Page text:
AEI prepress abstract  -  DOI: https://doi.org/10.3354/aei00317

Investigating benthic impacts at salmon farms using eddy covariance measurements of benthic oxygen fluxes

David R. Plew*

*Email: david.plew@niwa.co.nz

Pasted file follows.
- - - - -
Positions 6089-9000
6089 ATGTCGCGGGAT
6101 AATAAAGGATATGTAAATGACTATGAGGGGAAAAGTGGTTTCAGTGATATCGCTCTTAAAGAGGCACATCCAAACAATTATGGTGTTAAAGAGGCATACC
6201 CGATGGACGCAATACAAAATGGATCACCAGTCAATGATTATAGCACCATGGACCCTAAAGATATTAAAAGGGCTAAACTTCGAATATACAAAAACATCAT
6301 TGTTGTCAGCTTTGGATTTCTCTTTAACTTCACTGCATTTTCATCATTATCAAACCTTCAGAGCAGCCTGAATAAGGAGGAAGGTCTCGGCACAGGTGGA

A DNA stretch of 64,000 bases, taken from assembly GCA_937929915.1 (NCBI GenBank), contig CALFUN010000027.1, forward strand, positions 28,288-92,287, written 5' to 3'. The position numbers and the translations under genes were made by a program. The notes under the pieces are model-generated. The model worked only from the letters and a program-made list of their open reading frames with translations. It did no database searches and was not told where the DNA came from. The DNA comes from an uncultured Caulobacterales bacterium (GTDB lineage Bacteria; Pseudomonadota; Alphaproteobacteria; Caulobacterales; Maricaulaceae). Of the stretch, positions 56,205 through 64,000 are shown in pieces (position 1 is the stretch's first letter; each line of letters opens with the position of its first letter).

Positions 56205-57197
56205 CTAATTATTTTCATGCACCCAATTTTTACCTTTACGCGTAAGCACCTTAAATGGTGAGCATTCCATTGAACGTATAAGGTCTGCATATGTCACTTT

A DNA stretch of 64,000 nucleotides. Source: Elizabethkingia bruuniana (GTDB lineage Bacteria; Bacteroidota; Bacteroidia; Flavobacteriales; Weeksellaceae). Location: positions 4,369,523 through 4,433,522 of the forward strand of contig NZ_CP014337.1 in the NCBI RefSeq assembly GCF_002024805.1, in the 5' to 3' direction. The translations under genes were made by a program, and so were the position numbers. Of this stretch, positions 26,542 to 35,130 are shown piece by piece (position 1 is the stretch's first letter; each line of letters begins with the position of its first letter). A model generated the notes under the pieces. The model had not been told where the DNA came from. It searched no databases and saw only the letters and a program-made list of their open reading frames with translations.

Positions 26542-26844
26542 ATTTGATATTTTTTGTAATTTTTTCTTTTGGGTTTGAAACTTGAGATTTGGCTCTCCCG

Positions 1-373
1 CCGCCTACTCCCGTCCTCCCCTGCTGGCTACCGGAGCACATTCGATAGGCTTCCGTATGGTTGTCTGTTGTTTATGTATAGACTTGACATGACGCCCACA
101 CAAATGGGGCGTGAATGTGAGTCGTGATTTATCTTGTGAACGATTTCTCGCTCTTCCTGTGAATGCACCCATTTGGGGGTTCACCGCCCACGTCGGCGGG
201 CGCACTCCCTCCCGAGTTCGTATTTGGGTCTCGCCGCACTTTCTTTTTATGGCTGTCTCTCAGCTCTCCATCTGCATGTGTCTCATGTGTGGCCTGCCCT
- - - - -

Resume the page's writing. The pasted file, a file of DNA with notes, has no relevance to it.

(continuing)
ABSTRACT: Benthic oxygen fluxes were measured in situ using the eddy covariance method at 2 Chinook salmon farms located in the New Zealand Marlborough Sounds in 29–35 m depth and compared to sediment nutrient (C, N and P) and sulphide concentrations. Observations from 3 high-flow sites (near-bed RMS velocities of 0.11 to 0.17 m s-1) showed oxygen fluxes increasing with sediment enrichment. Mean oxygen fluxes of –102 ± 4 mmol O2 m-2 d-1 were observed immediately adjacent the farm. Higher fluxes were observed at 120 m from the farm (–53 mmol O2 m-2 d-1) than at 50 m (–48 mmol O2 m-2 d-1), consistent with higher sediment nutrient concentrations at the more distant site, reflecting the effect of currents on deposition patterns. Ratios of C, N and P in sediments indicated a reduction of N mineralisation rates as sediment enrichment increased. The low-flow site (near bed RMS velocities of 0.033 m s-1) had similar oxygen fluxes (–108 ± 9 mmol O2 m-2 d-1) to the high-flow farm site, but sediments were more highly enriched with high sulphide concentrations. Oxygen fluxes at the low-flow site were close to the estimated maximum potential flux that could be achieved under the ambient hydrodynamic conditions. Less than 0.2% of surface PAR reached the sediments, and no evidence of benthic primary production was observed at any of the sites. By incorporating ambient hydrodynamic conditions, eddy covariance has the potential to obtain true in situ benthic oxygen fluxes, giving greater insight into aquaculture–environmental interactions.